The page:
Diversified livelihoods combining farming, livestock keeping and non-farm income are characteristic of many rural households worldwide. For the Central Asian and Caucasian region, livestock keeping is especially important in terms of land use and socio-cultural heritage.
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Library ResourcePeer-reviewed publicationAugust, 2020Azerbaijan, Georgia
Library ResourcePeer-reviewed publicationAugust, 2020Turkey
There is a risk of salinity and degradation in soil structure due to excessive irrigation in the GAP-Harran Plain. The purpose of the research is to determine farmers’ willingness to pay (WTP) for applications of sustainable agricultural land usage practices to avoid salinization in soil based on irrigation problems related to the demands of the farmers’, their needs, and which factors affect their willingness to accept payment. The basic material of the research was obtained through face-to-face questionnaires from farmers who were selected by a method of simple random sampling in 2018.
Library ResourcePeer-reviewed publicationJuly, 2020Syrian Arab Republic
Understanding the effects of socio-ecological shocks on land use/land cover (LULC) change is essential for developing land management strategies and for reducing adverse environmental pressures. Our study examines the impacts of the armed conflict in Syria, which began in mid-2011, and the related social and economic crisis on LULC between 2010 and 2018. We used remote sensing for change detection by applying a supervised maximum likelihood classification to Landsat images of the three target years 2010, 2014, and 2018.
Library ResourceConference Papers & ReportsMay, 2020Azerbaijan
The Republic of Azerbaijan implemented during the late 1990s a land reform, which distributed the state owned agricultural land to the rural population but also led to excessive land fragmentation and small farm sizes. Agricultural and rural development is high on the political agenda in Azerbaijan and is seen as an important sector to development as part of an overall strategy of reducing dependency on income from oil production.
Library ResourceReports & ResearchApril, 2008Jordan, Western Asia
The project aims to improve the productivity of degraded rangelands through efficient utilization of limited rainfall. Nearly 48% of farmers in the Muhareb community own flocks, with an average flock size of about 159 head. About 52% of farmers in Um Al Naám own flocks, with an average of 125 head; about 63% of farmers in Muhareb community own a small flock (average 28 head), or a medium flock size (30%, average 293 head), or a large flock (7%, average 751 head. However, about 72% of farmers in Um Al Naám own a small flock, with an average flock size of 36 head.
Library ResourceReports & ResearchMay, 2011Jordan, Western Asia
This report is a documentation of data gathered during the project for the Badia Benchmark, organized in a way to facilitate the on of various disciplines. The purpose is, to facilitate the use of this data for better management of resources during the project and to provide accessible and user friendly database that is suitable for use beyond the project lifetime. It is anticipated that future research and development projects, will build upon this database and continue the documentation to enhance the use of data for the Badia and similar areas.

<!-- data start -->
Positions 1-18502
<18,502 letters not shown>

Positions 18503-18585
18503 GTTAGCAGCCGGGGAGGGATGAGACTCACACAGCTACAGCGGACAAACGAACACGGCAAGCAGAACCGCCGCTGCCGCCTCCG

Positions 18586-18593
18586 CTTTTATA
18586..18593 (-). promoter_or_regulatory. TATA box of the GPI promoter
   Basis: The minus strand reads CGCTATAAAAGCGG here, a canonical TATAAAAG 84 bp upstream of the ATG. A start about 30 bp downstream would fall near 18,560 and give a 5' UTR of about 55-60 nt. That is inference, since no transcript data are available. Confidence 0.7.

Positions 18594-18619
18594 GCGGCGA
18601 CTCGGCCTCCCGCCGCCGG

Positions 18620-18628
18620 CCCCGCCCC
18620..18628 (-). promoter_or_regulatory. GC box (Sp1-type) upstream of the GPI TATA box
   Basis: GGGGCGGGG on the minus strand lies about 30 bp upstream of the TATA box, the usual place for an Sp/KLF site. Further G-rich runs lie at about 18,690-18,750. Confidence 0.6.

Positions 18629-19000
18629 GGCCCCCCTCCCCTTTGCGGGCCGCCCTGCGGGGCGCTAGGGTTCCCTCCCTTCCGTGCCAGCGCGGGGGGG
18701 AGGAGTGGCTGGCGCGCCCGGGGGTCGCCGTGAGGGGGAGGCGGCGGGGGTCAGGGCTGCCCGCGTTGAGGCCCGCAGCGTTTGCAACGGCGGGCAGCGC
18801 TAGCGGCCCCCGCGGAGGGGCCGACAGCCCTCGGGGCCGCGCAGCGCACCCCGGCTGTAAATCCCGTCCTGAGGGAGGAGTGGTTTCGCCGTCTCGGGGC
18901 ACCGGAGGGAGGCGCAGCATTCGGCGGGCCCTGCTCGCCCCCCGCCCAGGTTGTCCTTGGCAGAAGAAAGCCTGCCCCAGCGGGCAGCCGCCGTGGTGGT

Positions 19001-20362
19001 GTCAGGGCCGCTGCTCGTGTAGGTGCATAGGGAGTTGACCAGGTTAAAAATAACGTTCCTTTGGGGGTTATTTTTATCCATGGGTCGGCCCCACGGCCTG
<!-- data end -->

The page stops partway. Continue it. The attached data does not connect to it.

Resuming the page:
Library ResourceReports & ResearchMarch, 2011Jordan, Western Asia
The Central and West Asia and North Africa (CWANA) region encompasses large areas of arid and semi-arid zones. These zones may be defined as areas where rainfall, relative to the level of evapotranspiration, is inadequate to sustain reliable crop production. Most of the arid and semi-arid zones of the CWANA region are rangelands and are characterized by wide variability in rainfall and temperature. Droughts are common, resulting in low forage production and crop productivity as well as water scarcity.
Library ResourceInstitutional & promotional materialsApril, 2013Egypt, Iraq, Jordan, Lebanon, Palestine, Syrian Arab Republic, Yemen, Northern Africa, Western Asia
The goal of WLI is to improve the livelihoods of rural
households and communities in areas where water
scarcity, land degradation, water quality deterioration,
food security and health problems are prevalent in eight
participating countries including Egypt, Iraq, Jordan,
Lebanon, Palestine, Syria, Tunisia, and Yemen. The main
objective is to develop and pilot test integrated water and
land management strategies.
Library ResourceJournal Articles & BooksNovember, 2011Algeria, Morocco, Syrian Arab Republic, Tunisia, Northern Africa, Western Asia
CropSyst is the crop growth model chosen as a decision tool for the Tadla Benchmark project. CropSyst is a daily time step simulation model. The model was developed to serve as an analytic tool to study the effect of cropping systems management on productivity and the environment. The model simulates the soil water budget, soil– plant nitrogen budget, crop canopy and root growth, dry matter production, yield, residue production, and decomposition. Management options include cultivar selection, crop rotation, irrigation, nitrogen fertilization, tillage operations, and residue management.
Library ResourceJournal Articles & BooksNovember, 2011Jordan, Western Asia
The rangelands of West Asia and North Africa are the grazing grounds for the Bedouin with their flocks of sheep, goats and camels and are known as al Badia in the Middle East region. Average annual rainfall in the Badia ranges between 50 and 250 mm (Haddad 2006). Despite its scarcity, rainwater is generally poorly managed and much of it is lost through runoff and evaporation. To improve production in hese areas, there is a need for the sustainable management of natural resources – land and water (FAO 1983).
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